Diagnostic Accuracy of Point-of-Care Fecal Calprotectin and Immunochemical Occult Blood Tests for Diagnosis of Organic Bowel Disease in Primary Care: The Cost-Effectiveness of a Decision Rule for Abdominal Complaints in Primary Care (CEDAR) Study

Liselotte Kok*, Sjoerd G. Elias, Ben J. M. Witteman, Jelle G. Goedhard, Jean W. M. Muris, Karel G. M. Moons, Niek J. de Wit

*Corresponding author for this work

Research output: Contribution to journalArticleAcademicpeer-review


BACKGROUND: Fecal biomarker tests that differentiate between organic bowel disease (OBD) and non-OBD in primary care patients with persistent lower-abdomen complaints could reduce the number of unnecessary referrals for endoscopy. We quantified the accuracy of fecal calprotectin and immunochemical occult blood (iFOBT) point-of-care (POC) tests and a calprotectin ELISA in primary care patients with suspected OBD. METHODS: We performed biomarker tests on fecal samples from 386 patients with lower-abdomen complaints suggestive for OBD. Endoscopic and histological diagnosis served as reference. RESULTS: OBD was diagnosed in 99 patients (prevalence 25.9%); 19 had adenocarcinoma, 53 adenoma, and 27 inflammatory bowel disease. Sensitivity for OBD was 0.64 (95% CI 0.54-0.72) for calprotectin POC, 0.56 (0.46-0.66) for iFOBT POC, and 0.74 (0.65-0.82) for calprotectin ELISA; specificities were 0.53 (0.48-0.59), 0.83 (0.78-0.87), and 0.47 (0.41-0.53), respectively. Negative predictive values (NPVs) were 0.81 (0.74-0.86), 0.85 (0.80-0.88), and 0.84 (0.78-0.89); positive predictive values (PPVs) varied from 0.32 (0.26-0.39) and 0.33 (0.27-0.39) (calprotectin tests) to 0.53 (0.44-0.63) (iFOBT POC). Combining the 2 POC tests improved sensitivity [0.79 (0.69-0.86)] and NPV [0.87 (0.81-0.91)] but lowered specificity [0.49 (0.44-0.55)] and PPV [0.35 (0.29-0.42)]. When adenomas 0.90 [combined POC tests, 0.97 (0.93-0.99)]. CONCLUSIONS: Diagnostic accuracy of the tests alone or combined was insufficient when all adenomas were considered OBD. When only adenomas >1 cm were considered OBD, all tests could rule out OBD to a reasonable extent, particularly the combined POC tests. The tests were less useful for inclusion of OBD.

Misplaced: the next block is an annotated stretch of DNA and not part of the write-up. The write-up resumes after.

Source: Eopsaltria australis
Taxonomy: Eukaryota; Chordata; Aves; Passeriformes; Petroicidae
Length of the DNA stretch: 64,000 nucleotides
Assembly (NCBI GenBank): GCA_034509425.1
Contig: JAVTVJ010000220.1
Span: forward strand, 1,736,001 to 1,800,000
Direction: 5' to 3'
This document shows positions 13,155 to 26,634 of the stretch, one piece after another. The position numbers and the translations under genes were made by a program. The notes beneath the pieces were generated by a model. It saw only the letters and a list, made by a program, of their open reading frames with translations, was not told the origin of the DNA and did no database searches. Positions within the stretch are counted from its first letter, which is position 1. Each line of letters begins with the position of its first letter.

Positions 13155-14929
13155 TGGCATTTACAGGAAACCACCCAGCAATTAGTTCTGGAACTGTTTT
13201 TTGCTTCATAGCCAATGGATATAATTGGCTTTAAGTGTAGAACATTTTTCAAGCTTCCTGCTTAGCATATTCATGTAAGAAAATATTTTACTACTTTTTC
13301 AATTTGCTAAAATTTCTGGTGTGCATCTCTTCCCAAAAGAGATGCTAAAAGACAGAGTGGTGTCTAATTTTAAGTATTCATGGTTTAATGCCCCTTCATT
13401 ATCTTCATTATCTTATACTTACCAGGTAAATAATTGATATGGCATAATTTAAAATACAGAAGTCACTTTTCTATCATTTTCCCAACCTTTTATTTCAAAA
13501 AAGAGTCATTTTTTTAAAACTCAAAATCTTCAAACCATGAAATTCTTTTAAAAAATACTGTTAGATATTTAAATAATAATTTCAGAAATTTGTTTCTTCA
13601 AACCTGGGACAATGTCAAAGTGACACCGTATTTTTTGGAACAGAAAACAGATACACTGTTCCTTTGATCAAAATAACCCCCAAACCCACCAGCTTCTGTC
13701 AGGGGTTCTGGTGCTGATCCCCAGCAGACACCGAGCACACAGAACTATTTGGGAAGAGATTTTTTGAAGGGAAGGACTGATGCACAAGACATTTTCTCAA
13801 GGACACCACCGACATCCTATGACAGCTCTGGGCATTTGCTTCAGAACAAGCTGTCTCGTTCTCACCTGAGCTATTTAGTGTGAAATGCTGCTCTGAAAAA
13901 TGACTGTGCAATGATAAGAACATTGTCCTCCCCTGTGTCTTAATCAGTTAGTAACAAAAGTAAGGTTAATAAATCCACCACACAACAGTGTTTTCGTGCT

Original languageEnglish
Pages (from-to)989-998
JournalClinical Chemistry
Issue number6
Publication statusPublished - Jun 2012

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